His replies were Michael Creighton and that he wished he could write a better anti-hero character.

Vizzini currently resides in Los Angeles and has a new book scheduled to be released this fall called "The Other Normals." - Advisor & Source

"Ned Vizzini at Comic Con 2012"

Kiersten White interviews Ned Vizzini at San Diego Comic-Con 2012. - Epic Reads

"Ned Vizzini and “It’s Kind of a Funny Story”"

On Nov. 2, R-SPaCE hosted an event that invited author Ned Vizzini to come to Radford University and give his inspirational program on how to stay sane in college. Officially titled “How Not to Go Crazy in College,” Vizzini took the audience through some of his tougher moments in order to help them get through theirs. He talked about how after the success of his first book, he was pressured to write a second one due to the contract he had signed with the publisher. This novel caused him to stress to the point he couldn’t eat and had problems sleeping. He awoke one day with the epiphany that the reason the book wasn’t good was because he needed to change the verbs from past to present tense; however, after spending five hours at this task, he realized it wasn’t the answer.

He ended up calling the Suicide Hotline and the actual conversation he had with a representative is now a part of his novel It’s Kind of a Funny Story. He eventually checked himself into a hospital and used what he experienced to write his second novel which was recently released as a major motion picture starring Zack Galifianakis and Kier Gilchrist. Vizzini now uses what he learned during this time to go around the country and speak to students about how they can avoid being so stressed out during the semester. He spoke about a three step system worked for him and that students can use to combat their stress.
1. Keep your antenna up. Vizzini learned this concept from his father and said he used it during school when trying to find what he liked to do. In second-grade during a writer’s workshop, he decided that he really enjoyed writing stories and that’s what he wanted to do for a living. He also talked about alpha and beta waves and how watching TV and looking at computer screens can put you in a low level of hypnosis.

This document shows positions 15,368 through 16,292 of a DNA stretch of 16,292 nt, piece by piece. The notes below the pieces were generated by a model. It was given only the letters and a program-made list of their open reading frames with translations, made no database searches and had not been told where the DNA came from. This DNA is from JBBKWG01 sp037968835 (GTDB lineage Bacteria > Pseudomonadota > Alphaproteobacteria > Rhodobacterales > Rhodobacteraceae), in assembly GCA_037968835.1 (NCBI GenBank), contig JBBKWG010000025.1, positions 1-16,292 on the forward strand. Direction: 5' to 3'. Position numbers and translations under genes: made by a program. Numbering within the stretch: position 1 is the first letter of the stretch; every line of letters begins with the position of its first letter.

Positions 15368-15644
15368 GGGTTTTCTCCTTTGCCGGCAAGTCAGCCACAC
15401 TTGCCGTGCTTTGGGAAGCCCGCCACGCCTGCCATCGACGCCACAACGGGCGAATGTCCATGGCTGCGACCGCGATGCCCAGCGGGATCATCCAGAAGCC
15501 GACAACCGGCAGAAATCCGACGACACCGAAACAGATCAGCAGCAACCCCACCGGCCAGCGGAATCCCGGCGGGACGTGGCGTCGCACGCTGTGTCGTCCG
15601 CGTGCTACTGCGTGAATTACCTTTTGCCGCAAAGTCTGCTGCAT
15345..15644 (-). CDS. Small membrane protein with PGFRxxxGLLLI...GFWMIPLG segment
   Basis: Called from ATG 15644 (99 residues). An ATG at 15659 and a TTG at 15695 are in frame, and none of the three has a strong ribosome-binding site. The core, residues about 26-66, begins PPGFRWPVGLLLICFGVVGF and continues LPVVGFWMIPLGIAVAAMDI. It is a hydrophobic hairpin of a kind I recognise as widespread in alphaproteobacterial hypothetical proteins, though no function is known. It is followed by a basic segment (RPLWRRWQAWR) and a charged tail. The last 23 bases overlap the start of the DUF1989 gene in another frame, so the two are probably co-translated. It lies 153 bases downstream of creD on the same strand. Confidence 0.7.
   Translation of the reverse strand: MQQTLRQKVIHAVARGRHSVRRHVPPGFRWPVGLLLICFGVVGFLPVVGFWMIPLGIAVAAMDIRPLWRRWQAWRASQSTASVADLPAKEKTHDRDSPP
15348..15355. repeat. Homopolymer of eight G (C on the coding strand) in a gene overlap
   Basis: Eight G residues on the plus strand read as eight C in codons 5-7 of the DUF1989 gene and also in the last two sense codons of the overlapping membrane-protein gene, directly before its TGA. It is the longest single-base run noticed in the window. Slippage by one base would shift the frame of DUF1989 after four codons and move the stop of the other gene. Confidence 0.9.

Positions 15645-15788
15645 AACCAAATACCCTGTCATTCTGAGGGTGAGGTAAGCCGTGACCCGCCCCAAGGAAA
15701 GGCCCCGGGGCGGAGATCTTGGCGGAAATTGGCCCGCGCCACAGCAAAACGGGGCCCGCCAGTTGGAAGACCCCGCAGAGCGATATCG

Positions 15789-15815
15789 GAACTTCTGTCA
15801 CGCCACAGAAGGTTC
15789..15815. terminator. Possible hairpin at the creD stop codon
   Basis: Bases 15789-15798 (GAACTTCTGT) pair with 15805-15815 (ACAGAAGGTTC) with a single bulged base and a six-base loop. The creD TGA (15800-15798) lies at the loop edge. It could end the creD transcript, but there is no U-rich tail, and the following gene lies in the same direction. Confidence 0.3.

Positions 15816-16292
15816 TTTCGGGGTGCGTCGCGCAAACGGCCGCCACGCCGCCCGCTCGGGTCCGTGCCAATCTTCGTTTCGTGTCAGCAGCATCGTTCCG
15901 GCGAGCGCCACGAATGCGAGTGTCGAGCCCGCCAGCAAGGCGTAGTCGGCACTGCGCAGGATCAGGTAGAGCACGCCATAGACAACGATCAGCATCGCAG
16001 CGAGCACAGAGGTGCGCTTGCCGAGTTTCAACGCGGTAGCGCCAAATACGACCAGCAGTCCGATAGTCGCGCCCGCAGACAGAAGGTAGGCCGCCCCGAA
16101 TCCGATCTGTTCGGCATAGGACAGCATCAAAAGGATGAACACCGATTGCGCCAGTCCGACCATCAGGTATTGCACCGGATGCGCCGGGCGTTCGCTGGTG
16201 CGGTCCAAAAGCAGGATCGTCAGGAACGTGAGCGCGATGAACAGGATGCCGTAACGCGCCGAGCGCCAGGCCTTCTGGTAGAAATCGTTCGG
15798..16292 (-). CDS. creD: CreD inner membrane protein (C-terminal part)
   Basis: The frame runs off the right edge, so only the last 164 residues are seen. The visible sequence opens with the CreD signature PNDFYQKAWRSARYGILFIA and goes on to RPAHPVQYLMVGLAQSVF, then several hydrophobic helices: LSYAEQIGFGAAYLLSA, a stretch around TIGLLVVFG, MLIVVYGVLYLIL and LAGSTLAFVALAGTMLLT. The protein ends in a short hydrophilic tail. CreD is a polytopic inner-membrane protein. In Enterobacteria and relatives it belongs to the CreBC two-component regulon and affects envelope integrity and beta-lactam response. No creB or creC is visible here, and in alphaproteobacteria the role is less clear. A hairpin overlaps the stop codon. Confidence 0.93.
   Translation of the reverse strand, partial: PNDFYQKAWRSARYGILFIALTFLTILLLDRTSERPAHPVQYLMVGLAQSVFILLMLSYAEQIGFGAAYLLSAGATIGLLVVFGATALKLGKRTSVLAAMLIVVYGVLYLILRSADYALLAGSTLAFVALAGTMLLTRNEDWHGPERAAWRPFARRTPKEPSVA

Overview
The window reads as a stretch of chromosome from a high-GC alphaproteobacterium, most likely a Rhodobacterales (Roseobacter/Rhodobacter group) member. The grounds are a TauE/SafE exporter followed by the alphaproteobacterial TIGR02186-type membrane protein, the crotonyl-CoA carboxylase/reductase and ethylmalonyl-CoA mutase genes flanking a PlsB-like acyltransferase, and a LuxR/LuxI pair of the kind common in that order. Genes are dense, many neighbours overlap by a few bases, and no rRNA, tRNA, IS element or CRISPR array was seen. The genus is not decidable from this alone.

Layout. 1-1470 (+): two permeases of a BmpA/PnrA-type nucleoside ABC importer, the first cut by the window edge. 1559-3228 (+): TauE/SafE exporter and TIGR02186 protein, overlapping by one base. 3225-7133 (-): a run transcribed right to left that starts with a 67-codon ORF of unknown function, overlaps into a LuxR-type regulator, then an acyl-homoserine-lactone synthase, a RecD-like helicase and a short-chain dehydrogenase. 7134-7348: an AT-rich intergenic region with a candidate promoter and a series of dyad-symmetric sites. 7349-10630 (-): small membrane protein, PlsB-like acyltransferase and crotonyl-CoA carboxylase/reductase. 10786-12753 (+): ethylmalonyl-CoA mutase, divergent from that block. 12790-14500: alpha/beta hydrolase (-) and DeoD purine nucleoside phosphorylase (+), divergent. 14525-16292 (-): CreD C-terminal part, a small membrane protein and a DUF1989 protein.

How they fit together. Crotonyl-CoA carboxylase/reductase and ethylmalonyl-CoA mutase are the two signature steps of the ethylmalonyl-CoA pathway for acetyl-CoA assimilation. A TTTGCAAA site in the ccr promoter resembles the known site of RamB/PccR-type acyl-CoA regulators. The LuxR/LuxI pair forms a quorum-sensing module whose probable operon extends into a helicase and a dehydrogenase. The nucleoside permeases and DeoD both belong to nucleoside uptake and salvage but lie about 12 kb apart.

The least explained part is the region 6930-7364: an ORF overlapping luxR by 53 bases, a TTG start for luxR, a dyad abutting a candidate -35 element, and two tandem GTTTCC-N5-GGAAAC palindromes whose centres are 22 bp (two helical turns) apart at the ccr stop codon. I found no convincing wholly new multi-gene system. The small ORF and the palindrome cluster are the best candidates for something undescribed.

2. Don’t sell yourself short. He then went on to talk about how when he went to college he majored in computer science instead of English because he was always told he wouldn’t make money as a writer. Vizzini said that he acted out of fear and sold himself short. He also talked about the moment that all of his bigger problems came to a head and he snapped because he couldn’t get his bike to unlock. His friend told him once that an acronym for fear was false evidence appearing real. He said that after the incident with his bike, his friend came out and unlocked it for him, telling him fear prevented him from doing it himself.

3. Stress is not a real threat. Vizzini ended his three tips by talking about how no matter how difficult a test or assignment may seem, stress is just your body’s response to a perceived threat and that the things of that nature that frighten you won’t really kill you. He told a story about him wanting to use the pay phone at the hospital, but he couldn’t because another patient was pretending to use it. Another patient saw him stressing out about the situation and told him to use a banana phone and at this point in the program, he pulled out a banana from his suit.

Overall, the program was a lot of fun and after hearing from the author, I wanted to see what all the fuss was about so I picked up my copy of It’s Kind of a Funny Story and was hooked from the first page. It jumps right into the issues revolving around the protagonist Craig Gilner and helps you to understand what kind of stress could lead someone to needing to make that call to the Suicide Hotline.